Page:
"Belinda Subraman has documented the journey of a child's attendance at a parent's death with steely lucidity surrounded by diaphanous spirit and intellect. Her detailed harvesting of physical surroundings captures the frenetic stillness of such vigils with singular power. This poet observes, accepts and transforms a unique human experience with a steady yet vulnerable presence—simultaneously united with and isolated from humanity by her exquisite sensitivity. She interprets aging and death with stark purity, aware of her sacred role in the universe."
        —Mónica Gómez, host of "State of the Arts" on NPR-affiliate KTEP
"These poems, some transparently autobiographical, some dream-like, some metaphorical, are reactions to dying and death—to the poet's own father's dying and, indirectly, to her own and everyone else's. Belinda Subraman encounters fear, anguish, awe, acquiescence, and, even, hope when contemplating death, and she deals with these and other emotions honestly, never sentimentally. In the end, her acceptance of death is also an affirmation of the ongoing life force. This is an honest, evocative meditation on mortality by a poet who has played an important role in the Southwestern poetry scene for some time, and continues to."
        —Joe Somoza, author of Cityzen and editor of Sin Fronteras
"I hate and love heartbreakers. They get us. Belinda Subraman's poems are honest in a dishonest world. She is victorious but I worry about how a great soul will survive without us admitting her talent, focus, and great determination. She defines the word celebration."
        —Rane Arroyo, author of The Buried Sea and The Roswell Poems
"In this first-rate meditation on dying, death and new frontiers, Belinda Subraman embraces both what is 'gone' and what 'changes.' The beauty here resides in poems that calmly take us to the place where we not only 'grasp air' but also hear the 'rumors of angels.' Subraman's primer is spot on for the trip we all must take, and for folks new to her work, it's an excellent introduction to a poet working in her prime."
        —Lawrence Welsh, author of Skull Highway and Believing in Bonfires
"Subraman draws on parental death, her work as a nurse with hostel and Buddhist study to create poetry that is at once a comfort and an unblinking gaze into the abyss, teaching us to '...hear/on the edge of silence/the ordered hum/and the chaotic howl/of the universe.' 'A thousand calls of night paint the mood,' as she leads us gently from the 'physical kindergarten of soul/trapped in our senses' through the aging process 'until all we have is/a radiant, rich torture' where '[e]ndings roll over each other and tangle.' Subraman's universe of death and dying is festooned with the realities of swamp coolers, chocolate, coloring books, gin bottles, spanish moss, and humming birds. Her simple use of language, her 'thin caskets of words and sound,' creates for each reader as we each confront the mortality of ourselves and others 'the warm blanket of knowledge' and lovingly takes our hands to face the inevitable, 'the freezing cold of fear.'"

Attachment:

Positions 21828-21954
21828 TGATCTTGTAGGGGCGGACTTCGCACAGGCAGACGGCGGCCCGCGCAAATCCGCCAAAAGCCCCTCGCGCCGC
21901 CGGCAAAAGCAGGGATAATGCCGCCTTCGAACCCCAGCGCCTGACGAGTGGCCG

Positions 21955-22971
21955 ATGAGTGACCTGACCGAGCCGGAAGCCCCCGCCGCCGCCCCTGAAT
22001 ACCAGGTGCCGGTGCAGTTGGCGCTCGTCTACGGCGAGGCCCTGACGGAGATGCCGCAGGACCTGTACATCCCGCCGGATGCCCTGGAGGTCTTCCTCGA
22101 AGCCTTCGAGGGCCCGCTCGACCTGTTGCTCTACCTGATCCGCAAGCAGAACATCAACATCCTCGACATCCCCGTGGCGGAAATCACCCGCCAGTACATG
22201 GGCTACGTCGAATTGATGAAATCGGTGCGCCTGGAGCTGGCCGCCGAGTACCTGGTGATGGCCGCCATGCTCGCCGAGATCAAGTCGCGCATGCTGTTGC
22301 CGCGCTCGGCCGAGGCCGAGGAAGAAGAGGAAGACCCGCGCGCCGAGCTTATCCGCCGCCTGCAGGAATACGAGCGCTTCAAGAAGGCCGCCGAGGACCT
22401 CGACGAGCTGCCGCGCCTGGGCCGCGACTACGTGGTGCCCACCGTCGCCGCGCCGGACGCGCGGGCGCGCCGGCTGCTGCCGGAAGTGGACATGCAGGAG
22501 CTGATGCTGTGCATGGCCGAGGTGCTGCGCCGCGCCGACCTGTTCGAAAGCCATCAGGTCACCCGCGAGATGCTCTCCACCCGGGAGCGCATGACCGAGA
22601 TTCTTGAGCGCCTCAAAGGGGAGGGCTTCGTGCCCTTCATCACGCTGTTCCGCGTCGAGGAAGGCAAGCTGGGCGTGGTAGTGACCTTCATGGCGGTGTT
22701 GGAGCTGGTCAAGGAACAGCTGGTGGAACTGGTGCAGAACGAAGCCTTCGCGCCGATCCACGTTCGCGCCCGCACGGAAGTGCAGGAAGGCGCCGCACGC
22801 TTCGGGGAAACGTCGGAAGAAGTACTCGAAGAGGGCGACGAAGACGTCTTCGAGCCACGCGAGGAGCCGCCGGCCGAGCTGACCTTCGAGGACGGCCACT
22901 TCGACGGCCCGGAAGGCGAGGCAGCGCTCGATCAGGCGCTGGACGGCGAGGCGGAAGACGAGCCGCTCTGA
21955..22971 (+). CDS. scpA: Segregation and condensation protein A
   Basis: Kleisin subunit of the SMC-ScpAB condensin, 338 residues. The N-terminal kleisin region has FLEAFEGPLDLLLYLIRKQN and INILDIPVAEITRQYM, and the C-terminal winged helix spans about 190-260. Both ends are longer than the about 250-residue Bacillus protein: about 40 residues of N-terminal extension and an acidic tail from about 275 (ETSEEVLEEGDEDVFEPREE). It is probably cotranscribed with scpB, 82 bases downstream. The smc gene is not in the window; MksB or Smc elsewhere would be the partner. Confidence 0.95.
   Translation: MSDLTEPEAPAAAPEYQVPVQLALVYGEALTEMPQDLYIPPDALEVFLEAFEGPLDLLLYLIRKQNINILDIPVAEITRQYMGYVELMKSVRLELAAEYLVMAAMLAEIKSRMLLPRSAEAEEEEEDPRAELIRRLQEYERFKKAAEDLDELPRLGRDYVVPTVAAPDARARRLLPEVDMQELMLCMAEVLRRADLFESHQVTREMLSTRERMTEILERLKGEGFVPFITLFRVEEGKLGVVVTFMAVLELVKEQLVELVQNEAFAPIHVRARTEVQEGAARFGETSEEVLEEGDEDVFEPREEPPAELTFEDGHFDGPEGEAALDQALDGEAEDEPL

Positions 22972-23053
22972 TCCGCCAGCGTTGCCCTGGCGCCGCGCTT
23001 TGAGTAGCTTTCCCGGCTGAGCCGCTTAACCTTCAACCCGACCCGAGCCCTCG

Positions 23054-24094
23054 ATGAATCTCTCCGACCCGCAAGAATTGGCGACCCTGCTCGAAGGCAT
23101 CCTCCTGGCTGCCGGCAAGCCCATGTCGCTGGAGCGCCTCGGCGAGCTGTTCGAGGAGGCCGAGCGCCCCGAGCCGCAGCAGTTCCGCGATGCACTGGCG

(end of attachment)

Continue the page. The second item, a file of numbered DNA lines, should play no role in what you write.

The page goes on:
—Donna Snyder, curator of The Tumblewords Project

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While living in Germany in the 1980s Belinda began Gypsy Literary Magazine and Sanctuary Tape Series, which published writings and vocal performances of poets from many countries. Living on the US/Mexican border she ran Vergin' Press, publishing books such as the anthologies Voces Fronterizas and The Gulf War: Many Perspectives. In 2004 she resurrected The Gypsy Art Show on the Internet, featuring interviews with poets, authors, musicians, and activists. Her web site, BelindaSubraman.com, serves as a focal point for her recent work.

César Ivan is a multimedia artist whose work has been exhibited in the El Paso Art Museum and in solo and group shows in various venues in the Southwest, including public spaces in the museum district of downtown El Paso. His influences range from da Vinci to contemporary culture. His commercial art graces the entries of homeless shelters, cafés, and other businesses. Additionally, Ivan is a gifted multi-instrumentalist, whose musical career has ranged from rock 'n' roll to afro-Cuban to flamenco to original world music.

Comments (closed)

2009-10-18 15:49:32

Excellent & intriguing

Adrian Henderson
2010-01-24 18:44:01

Saw you on facebook, I didn't know you have a book out, like me. I'll pick it up one of these days.